Released in 2009, Minecraft has come a long way since it was purchased and stewarded by Microsoft in 2014. Despite all the downloadable content and expansions, one area hasn’t received that much attention: the graphics.
To remedy this, the modding community has created shaders that change the game’s picture quality and resolution. As a player, you can implement shaders in a number of ways, and it all depends on the type of art style you want in your Minecraft world.
Before we get to the best Minecraft shaders for 2020, it’s important to know which versions to look for (typically 1.14 or higher) and how to install them so you can view Minecraft in a whole new way.
How to install Minecraft shaders
shaders is not much different from installing mods in other games. To start, you have to install a mod manager as well as a program called Optifine
Optifine significantly improves Minecraft’s graphics and performance, and it allows you to boost the frames per second (fps) in the game. It also removes lag and lets you change the graphics settings on a granular level. The latest versions of Optifine are directly compatible with most shaders as well.
Find the right mod manager
As far as mod managers are concerned, Forge
is generally recommended by the Minecraft
community. It’s very easy to use and has enough features to make installing mods easier than ever, and it also has the most comprehensive features.
The Forge API makes sure that all mods are compatible with each other before launch so it can prevent crashes in the game due to mod incompatibility. If you want to look at other options, MultiMC
is also a good open-source option often used by the Minecraft
community. It has the added bonus of being able to run multiple instances of Minecraft
at once as well.
Installing Optifine and a mod manager
To install Optifine, simply click on the download page and install it for the version of Minecraft that you use. Ideally, this should be version 1.14 or 1.15. Forge (or any other mod manager) is installed in a similar way, but you need to make sure to launch the "Forge" profile from your game launcher in order to access your mods.
Keep in mind that not all mods, including shaders, are compatible with both programs. Still, it makes sense to download both programs because they can be used simultaneously to run different combinations of mods.
Also, make sure you have Java installed to run both Optifine and Forge. After you install the programs, the next step is to download the shaders.
How to get shaders in Minecraft
When looking for the best Minecraft shaders, there are numerous options to choose from. If you prefer, you can follow individual modders and visit their websites to pick from the shaders they have produced. But if you are starting from scratch and aren’t as familiar with the community, you should venture to a Minecraft modding site.
There are several good options for you to peruse. Minecraft Forum
and Planet Minecraft
are where many modders initially upload their mods. However, when it comes to finding the best Minecraft
shaders, in particular, 7Minecraft
have some of the most extensive collections on the internet.
Download folder management
Whichever source you use, you can easily download the shader files you need and install them directly by using your preferred Minecraft mod manager.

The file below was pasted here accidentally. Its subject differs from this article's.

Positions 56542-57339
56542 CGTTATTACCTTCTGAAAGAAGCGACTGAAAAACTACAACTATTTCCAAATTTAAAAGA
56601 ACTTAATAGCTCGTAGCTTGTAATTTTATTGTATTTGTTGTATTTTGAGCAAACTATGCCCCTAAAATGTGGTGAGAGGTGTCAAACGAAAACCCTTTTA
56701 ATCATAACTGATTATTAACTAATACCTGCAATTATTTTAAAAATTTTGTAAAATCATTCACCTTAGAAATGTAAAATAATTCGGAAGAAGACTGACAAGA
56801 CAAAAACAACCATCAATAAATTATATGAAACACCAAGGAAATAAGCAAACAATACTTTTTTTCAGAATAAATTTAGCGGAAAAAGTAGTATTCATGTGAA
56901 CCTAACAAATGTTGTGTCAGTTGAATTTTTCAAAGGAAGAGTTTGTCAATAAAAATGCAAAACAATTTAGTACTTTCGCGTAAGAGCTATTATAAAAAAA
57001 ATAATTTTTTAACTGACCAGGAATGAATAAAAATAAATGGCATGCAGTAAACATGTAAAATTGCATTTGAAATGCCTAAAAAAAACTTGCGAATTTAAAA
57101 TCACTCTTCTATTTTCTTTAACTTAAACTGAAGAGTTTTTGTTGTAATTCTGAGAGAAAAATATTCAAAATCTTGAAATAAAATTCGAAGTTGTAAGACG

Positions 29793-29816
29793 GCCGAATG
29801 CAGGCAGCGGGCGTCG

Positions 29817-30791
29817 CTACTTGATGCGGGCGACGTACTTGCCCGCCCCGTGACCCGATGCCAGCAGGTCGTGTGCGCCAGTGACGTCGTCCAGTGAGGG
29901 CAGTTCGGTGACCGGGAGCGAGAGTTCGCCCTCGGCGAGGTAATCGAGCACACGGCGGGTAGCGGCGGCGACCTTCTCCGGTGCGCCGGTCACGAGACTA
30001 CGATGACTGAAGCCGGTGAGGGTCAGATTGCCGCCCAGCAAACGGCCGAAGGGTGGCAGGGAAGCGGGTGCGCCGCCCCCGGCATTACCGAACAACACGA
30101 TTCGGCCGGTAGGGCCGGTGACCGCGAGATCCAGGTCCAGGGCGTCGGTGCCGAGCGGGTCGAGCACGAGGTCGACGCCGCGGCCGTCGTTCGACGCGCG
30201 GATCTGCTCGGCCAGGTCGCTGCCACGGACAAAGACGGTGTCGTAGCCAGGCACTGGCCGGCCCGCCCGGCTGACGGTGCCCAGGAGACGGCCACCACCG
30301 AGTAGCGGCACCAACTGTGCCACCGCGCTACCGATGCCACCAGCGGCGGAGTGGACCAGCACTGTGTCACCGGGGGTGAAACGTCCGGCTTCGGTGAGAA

All you need to do is drag and drop the shader files into your "shaderpacks" folder. This folder will be located within the "mods" folder, which you can find within the master Minecraft folder. You can find that particular folder under "AppData" in your C: Drive.
10 best Minecraft 1.14 shaders
Minecraft 1.15 was released on December 10, 2019, but most mods, including shader packs, are still in their 1.14 versions as of this writing (January 2020). In other words, you need to run Minecraft 1.14 to be able to use shaders.
With that in mind, here are 10 of the best Minecraft 1.14 shaders to consider using in 2020.
1. Sonic Ether’s Unbelievable Shaders Mod
Long considered the gold standard of Minecraft
shaders, Sonic Ether's Unbelievable Shaders (SEUS)
have been around since 2011, only 2 years after Minecraft
originally launched. In that time, this shader pack has gone through a number of different versions. It also serves as a high-end option for Minecraft
players who want to experience all that shader packs have to offer.
What this pack does better than most other Minecraft shaders out there is create a sense of realism. It does this by including soft natural lighting, optional rain effects, and similar effects to make the game look as realistic as possible.
Because of this, keep in mind that SEUS
is one of the most resource-intensive selections on our list. It should only be used with high-end gaming computers, like those in our HP OMEN series
. Otherwise, you may have trouble rendering some of the effects this shader is capable of.
Plus: High-end realism
2. Sildur's Shaders Mod
Like our first pick, Sildur's Shaders
have been around for quite a while. They’re also some of the most highly-rated shader packs by the Minecraft
community. Unlike SEUS
, Sildur's Shaders
are a bit more performance-friendly.
This pack is more customizable as well and comes with 3 settings: basic, enhanced, and vibrant. Each setting offers various levels of visual enhancement, and both the basic and enhanced versions should work with most machines.
Sildur's Shaders pack more specifically focuses on the lighting in the game, and it helps to make the sun more vibrant in the game world. It also creates a light reflection effect, which allows the sun to bounce off oceans and rivers, and even shine through trees.
Moreover, this shader pack brings out the color in the Minecraft world so that you can really appreciate the aesthetics of the game without pushing your device to its limit.
Plus: Performance-friendly & customizable
Minus: May not work with all machines
3. Lagless Shaders Mod
As its name suggests, the Lagless Shaders
are specifically built with performance in mind, making this the preferred option for those who have older or budget computers. That aspect alone makes it one of the most popular shader packs in the community. It can even run on systems that still use an Intel® G41 Express Chipset, which was a common processor back in 2009.